Why Boar’s Head Cheese Won’t Melt and What’s Being Done
Thousands of customers have been complaining about a change to their Boar's Head American Cheese that has left them frustrated and confused.
Last month I shared a story after realizing that my cheese wasn't melting. It turns out, I wasn't the only one. People from all over the country reached out to say that they, too, had noticed that Boar's Head American Cheese was no longer melting. Some even shared photos and video of their cheese being tortured, yet still remaining a hard, firm square.
Because of all the attention this story received, I was sure Boar's Head would reach out with some sort of explanation. Surprisingly, they have not. Aside from canned responses on social media, the company has yet to make an announcement about the problem or offer a recall. Boar's Head has been thanking customers for pointing out the issue and encouraging them to return their cheese to the store for a refund. Aside from that, to our knowledge the company has not provided any further information as to why the cheese isn't melting or what steps, if any, are being done to fix it.
Just when I thought I'd never find out what was going on, I received a mysterious message from a cheese worker in Minnesota who says he knows exactly what happened. I've never written an investigative report before, so the thought of being able to bust this case wide open intrigued me. I decided to take the person up on their offer to spill the beans in hopes of finally getting to the bottom of this mystery.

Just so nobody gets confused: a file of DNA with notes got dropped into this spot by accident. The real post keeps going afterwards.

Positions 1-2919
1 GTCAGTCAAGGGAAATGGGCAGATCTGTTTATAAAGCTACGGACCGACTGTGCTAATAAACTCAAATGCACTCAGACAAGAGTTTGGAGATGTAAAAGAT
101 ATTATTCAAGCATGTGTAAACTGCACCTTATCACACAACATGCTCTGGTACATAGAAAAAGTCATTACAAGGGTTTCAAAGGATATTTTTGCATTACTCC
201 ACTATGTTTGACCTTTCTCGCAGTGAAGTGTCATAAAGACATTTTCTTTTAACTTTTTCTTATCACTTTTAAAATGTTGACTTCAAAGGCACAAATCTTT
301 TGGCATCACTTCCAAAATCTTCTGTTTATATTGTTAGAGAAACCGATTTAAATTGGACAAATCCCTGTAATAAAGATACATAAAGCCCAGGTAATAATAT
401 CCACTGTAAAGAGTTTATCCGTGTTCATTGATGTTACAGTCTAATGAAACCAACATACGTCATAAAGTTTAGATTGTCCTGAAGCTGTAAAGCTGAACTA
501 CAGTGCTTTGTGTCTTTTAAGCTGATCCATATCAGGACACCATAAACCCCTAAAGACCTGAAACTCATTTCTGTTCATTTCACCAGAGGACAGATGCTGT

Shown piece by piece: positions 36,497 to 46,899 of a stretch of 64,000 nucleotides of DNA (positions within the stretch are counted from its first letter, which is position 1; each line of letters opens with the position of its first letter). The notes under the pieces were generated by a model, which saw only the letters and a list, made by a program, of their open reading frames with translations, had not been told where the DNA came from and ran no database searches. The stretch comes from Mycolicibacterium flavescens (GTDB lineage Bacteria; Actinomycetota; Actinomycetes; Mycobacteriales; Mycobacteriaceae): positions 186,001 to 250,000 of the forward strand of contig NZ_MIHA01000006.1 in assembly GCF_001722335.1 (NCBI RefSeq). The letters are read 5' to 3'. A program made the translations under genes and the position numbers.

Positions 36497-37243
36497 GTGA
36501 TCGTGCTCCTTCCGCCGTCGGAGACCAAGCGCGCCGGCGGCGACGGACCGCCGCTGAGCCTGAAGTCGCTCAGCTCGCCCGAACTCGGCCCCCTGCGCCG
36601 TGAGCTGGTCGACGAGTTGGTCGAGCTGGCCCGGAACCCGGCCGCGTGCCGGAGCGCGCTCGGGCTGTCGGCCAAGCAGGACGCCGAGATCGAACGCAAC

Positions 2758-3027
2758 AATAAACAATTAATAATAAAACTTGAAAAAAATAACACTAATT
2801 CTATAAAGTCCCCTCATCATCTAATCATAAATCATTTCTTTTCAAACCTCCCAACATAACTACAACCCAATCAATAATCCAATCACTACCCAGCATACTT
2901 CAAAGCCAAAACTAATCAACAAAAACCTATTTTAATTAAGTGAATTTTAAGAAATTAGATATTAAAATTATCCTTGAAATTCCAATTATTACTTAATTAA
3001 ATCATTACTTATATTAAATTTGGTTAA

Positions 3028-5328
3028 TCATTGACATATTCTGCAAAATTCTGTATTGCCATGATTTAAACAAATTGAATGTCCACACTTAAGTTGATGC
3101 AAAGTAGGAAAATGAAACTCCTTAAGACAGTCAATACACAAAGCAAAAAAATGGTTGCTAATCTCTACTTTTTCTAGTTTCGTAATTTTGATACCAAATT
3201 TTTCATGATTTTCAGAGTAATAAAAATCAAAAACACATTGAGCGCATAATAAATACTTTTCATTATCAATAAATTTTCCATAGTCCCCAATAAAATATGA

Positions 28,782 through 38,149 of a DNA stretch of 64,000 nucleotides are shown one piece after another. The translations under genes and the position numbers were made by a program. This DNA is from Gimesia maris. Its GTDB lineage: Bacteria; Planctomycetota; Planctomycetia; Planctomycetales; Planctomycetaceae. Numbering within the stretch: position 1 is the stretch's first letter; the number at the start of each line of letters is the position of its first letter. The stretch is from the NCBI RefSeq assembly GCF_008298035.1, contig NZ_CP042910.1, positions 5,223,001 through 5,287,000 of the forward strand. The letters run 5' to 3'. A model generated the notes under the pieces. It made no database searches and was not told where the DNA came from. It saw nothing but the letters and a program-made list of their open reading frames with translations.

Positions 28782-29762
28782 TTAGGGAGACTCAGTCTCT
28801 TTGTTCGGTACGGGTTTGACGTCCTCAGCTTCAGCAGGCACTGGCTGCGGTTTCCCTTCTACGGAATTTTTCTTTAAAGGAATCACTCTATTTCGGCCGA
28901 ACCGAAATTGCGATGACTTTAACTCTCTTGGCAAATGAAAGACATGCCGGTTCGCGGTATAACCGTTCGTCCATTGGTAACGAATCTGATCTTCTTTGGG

In exchange for remaining anonymous, the cheese worker shared information about the problem behind Boar's Head's cheese melting issue. According to the source, Boar's Head doesn't actually make their own cheese. Another company, Bongards Premium Cheese, is apparently contracted to produce many of Boar's Head's cheese varieties. This is a common practice in the industry called contract packaging or copacking.
My source says that the cheese is safe to eat, but claims the recipe was altered, resulting in unintended consequences. According to the cheese worker, "an extra ingredient was added to try and keep the cheese more firm, which caused an unseen melting issue." When asked if the ingredient would remain in the cheese, he revealed that it has "since been removed."
We still have no official statement from Boar's Head, as the company has still not responded my phone calls.
In the meantime, it's unclear just how much of the incorrectly made cheese was produced or remains on shelves at your local deli. With no official recall, it's unknown if Boar's Head is actually replacing the cheese, or just waiting for stocks of the bad batch to be sold before replacing it with new cheese. Again, if Boar's Head releases any official information we will update this story.